As Maartje van der Woude and Joanne van der Leun mentioned in their blog of December 11th, ethnic profiling has been receiving quite a lot of attention in mainstream media. The reason for this increasing attention is two reports by Amnesty International and the Open Society Justice Initiative. Soon after the release of both reports, newspapers started writing about racist police culture and selection based on ethnicity. But what these news items seem to miss is the complete picture regarding selection by the police and other law enforcement agencies.
As part of a research project that aims to gain insights into decision making and selection by law enforcement agencies, I recently conducted a literature review. The result was an analysis of 49 international publications, which describes what factors play a role in the decision by law enforcement officers to stop a person. The results show there is a lot more to it than just skin colour.
Some examples of other factors
When you start looking for research on decision making and profiling, you find that most of what has been written does focus on skin colour and ethnicity. But if you dig a little deeper, you will find that a lot more factors are at play. The two most obvious ones are gender and age. Research paints a pretty clear picture for both of these; men arise suspicion more than women and the same goes for young people in relation to older people. The reason for this is also pretty straightforward. Men commit more crime compared to women and young people commit more crime compared to older people.
Nationality is also of importance. As mentioned by a Canadian border security officer in one of the publications: some passports are better than others. Law enforcement officers associate certain countries with certain types of crime. For example drug trafficking from Jamaica or South America and money laundering from Asian countries.
Clothing can be part of the equation too. Hoodies and caps attract attention. The reason for this is that a face can be hidden behind these items. Bulky clothing or bomber jackets can be used to hide stolen items.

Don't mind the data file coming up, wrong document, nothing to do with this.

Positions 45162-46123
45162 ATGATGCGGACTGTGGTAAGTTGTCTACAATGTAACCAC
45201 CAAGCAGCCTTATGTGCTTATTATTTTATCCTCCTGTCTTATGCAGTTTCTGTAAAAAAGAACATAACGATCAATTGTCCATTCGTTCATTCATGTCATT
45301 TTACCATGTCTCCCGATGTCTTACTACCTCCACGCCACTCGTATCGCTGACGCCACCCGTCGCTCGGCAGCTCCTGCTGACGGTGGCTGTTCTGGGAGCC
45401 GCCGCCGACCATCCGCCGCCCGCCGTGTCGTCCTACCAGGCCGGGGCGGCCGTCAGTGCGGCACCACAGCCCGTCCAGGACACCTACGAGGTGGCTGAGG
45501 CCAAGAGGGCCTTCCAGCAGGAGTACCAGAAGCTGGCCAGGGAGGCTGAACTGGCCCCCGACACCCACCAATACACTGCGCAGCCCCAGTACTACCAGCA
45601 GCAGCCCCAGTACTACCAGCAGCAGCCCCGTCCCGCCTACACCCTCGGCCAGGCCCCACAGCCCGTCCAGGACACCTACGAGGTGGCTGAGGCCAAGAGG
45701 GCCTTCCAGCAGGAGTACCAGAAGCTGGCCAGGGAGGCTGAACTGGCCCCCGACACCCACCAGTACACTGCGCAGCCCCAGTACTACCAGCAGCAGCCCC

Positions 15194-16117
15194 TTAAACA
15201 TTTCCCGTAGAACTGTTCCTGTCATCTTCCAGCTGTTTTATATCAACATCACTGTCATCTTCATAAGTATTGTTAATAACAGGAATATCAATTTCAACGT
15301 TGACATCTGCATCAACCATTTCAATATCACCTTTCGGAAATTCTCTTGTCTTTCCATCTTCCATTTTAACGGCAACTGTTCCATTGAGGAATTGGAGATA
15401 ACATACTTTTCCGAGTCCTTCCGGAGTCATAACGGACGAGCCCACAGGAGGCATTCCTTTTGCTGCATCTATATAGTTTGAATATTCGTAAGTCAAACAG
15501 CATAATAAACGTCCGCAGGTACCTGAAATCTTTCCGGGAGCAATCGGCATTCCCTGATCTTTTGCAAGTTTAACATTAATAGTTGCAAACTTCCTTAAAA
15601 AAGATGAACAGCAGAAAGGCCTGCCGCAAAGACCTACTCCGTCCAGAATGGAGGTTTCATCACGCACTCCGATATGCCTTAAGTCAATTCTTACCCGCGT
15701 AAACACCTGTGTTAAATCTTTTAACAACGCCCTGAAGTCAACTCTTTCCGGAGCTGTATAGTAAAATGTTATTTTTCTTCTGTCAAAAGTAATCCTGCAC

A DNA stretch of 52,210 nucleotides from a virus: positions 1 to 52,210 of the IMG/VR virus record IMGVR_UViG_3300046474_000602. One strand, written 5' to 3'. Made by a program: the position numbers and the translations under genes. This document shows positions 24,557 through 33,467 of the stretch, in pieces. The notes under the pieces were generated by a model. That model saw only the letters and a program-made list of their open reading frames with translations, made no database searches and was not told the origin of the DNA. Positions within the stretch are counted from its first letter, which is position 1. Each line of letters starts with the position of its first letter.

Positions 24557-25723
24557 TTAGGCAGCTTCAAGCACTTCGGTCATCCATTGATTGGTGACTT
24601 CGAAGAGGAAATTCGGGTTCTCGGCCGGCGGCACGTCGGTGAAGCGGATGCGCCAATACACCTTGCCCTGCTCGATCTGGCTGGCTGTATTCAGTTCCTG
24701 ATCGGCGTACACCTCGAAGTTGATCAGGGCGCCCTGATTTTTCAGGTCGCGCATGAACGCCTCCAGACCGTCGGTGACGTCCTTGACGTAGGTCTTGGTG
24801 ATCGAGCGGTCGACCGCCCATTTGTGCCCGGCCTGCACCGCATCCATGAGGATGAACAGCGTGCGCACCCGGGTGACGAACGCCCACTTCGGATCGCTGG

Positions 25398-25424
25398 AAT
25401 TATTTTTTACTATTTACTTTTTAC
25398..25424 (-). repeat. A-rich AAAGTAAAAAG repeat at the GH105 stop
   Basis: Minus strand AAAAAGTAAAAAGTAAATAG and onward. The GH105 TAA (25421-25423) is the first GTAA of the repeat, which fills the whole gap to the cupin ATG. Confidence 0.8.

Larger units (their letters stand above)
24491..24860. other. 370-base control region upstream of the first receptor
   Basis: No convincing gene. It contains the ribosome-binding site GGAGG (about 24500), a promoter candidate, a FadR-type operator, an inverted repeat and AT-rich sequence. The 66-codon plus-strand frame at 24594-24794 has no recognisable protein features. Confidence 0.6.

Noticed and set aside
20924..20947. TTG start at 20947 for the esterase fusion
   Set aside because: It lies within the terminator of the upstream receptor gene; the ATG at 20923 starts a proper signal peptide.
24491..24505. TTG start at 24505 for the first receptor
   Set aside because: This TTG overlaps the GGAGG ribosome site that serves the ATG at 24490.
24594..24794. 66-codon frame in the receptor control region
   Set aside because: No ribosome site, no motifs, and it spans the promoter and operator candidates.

The way someone acts can put him or her in the spotlight of law enforcement. What is mentioned most in research is evasive behaviour. Turning away when an officer approaches you doesn't work in your favour. The same goes for avoiding eye contact. People who avoid eye contact at all cost and stare blankly ahead attract attention. There is even a name for this: the felony stare. The reasoning behind this is simple: you only avoid contact with law enforcement officers if you have something to hide.
Then there is behaviour on the road. Braking suddenly when law enforcement officers are approaching and driving under the speed limit puts you on the radar. The police reason that people who follow the rules perfectly want to avoid being pulled over because they are hiding something.
Cars themselves can play a role too. Flashy paintjobs, large spoilers and big rims not only catch the eye of passersby, but also law enforcement officers. Heavily modified cars are associated with crime because it is assumed that criminals like to show off their wealth in this way. Rental cars are on the radar too, as criminals prefer not to use their own car to avoid the risk of it being impounded.
It takes >1 to tango
These are just a few of the many factors that could trigger the attention of law enforcement agencies. What research shows, though, is that a single factor is not enough to arouse suspicion. According to police officers interviewed in multiple research projects, it is almost always a combination of factors that makes them spring into action. So, claiming that selection is based on appearance and/or ethnicity alone is not in line with what research shows. It can of course be part of the equation, but in itself it carries no weight. Therefore, before organisations like Amnesty International or the Open Society Justice Initiative make claims of widespread ethnic profiling and selection based on skin colour, it would be wise for them to read a bit more of the available research or, even better, do some empirical research themselves.
If you would like to read more on profiling and decision making, see the article written (in Dutch) by Maartje van de Woude and myself in the upcoming release of PROCES, Journal for Criminal Justice. It gives a good insight into the complexity of selection and decision making by law enforcement agencies. At the moment we are conducting our own research on decision making in border areas, so hopefully we will be able to add our own empirical research to the debate.